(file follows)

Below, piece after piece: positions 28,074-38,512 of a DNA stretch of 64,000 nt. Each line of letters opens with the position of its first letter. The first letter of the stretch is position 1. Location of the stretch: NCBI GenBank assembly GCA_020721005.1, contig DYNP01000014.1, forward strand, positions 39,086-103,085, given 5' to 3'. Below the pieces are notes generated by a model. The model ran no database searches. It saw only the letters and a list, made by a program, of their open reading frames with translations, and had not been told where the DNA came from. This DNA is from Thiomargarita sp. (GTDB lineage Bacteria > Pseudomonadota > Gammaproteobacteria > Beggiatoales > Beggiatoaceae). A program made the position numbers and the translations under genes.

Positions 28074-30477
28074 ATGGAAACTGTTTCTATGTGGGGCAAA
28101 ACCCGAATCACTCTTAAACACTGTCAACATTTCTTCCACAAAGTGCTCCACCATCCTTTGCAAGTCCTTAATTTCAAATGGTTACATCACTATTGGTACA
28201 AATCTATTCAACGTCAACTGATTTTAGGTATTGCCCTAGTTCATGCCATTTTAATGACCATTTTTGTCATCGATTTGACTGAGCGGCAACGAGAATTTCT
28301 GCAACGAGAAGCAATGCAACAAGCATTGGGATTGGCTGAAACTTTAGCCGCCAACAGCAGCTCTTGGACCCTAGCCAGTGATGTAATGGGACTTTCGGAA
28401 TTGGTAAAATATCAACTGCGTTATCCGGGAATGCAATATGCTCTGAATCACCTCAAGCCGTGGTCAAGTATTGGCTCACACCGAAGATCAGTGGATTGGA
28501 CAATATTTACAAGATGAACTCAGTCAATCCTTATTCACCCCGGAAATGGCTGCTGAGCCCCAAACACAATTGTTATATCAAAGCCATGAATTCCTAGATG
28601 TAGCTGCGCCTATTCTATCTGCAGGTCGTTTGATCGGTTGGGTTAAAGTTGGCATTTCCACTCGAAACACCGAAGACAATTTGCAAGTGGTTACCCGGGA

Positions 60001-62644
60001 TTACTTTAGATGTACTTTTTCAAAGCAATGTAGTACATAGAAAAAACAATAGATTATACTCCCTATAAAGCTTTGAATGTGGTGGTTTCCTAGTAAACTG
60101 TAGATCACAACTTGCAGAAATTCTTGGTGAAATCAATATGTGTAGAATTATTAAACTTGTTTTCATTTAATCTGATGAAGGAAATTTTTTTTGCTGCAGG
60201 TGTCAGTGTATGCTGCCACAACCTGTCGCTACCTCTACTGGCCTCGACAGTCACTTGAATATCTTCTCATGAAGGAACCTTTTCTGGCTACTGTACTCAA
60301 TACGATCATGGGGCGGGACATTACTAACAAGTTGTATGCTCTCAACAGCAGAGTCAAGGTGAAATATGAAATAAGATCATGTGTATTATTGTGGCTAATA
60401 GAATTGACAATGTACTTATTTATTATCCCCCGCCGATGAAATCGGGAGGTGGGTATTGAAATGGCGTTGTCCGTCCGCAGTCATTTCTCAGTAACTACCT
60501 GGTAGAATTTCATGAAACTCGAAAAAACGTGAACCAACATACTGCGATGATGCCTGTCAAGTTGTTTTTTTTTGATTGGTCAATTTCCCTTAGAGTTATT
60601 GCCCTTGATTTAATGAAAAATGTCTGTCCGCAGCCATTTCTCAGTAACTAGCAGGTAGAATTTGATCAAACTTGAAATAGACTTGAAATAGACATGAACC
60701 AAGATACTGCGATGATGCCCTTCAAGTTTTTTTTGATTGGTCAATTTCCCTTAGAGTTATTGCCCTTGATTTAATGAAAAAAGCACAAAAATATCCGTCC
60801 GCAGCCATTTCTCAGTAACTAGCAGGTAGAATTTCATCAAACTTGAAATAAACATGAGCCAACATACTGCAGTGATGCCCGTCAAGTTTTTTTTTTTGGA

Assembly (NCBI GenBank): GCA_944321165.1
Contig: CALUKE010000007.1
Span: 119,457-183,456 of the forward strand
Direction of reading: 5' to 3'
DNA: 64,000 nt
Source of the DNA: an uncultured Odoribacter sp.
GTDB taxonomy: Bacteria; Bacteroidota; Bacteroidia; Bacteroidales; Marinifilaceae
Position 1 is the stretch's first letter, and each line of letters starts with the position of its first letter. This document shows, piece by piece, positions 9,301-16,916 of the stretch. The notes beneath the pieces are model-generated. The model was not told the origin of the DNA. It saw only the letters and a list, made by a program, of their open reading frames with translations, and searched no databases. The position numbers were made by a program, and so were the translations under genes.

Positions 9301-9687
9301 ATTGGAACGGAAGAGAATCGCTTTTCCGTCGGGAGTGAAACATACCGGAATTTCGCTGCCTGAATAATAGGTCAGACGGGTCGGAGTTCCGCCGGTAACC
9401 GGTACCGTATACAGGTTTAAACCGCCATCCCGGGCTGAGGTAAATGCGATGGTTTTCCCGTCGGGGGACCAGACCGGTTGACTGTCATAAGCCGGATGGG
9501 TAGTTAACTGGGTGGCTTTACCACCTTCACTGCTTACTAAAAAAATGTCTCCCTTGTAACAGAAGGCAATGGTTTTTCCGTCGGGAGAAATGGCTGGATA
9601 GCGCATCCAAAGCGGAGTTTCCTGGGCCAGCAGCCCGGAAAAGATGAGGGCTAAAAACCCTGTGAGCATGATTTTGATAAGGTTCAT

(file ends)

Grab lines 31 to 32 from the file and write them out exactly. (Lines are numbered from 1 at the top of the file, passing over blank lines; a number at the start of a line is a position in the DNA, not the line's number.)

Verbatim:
9501 TAGTTAACTGGGTGGCTTTACCACCTTCACTGCTTACTAAAAAAATGTCTCCCTTGTAACAGAAGGCAATGGTTTTTCCGTCGGGAGAAATGGCTGGATA
9601 GCGCATCCAAAGCGGAGTTTCCTGGGCCAGCAGCCCGGAAAAGATGAGGGCTAAAAACCCTGTGAGCATGATTTTGATAAGGTTCAT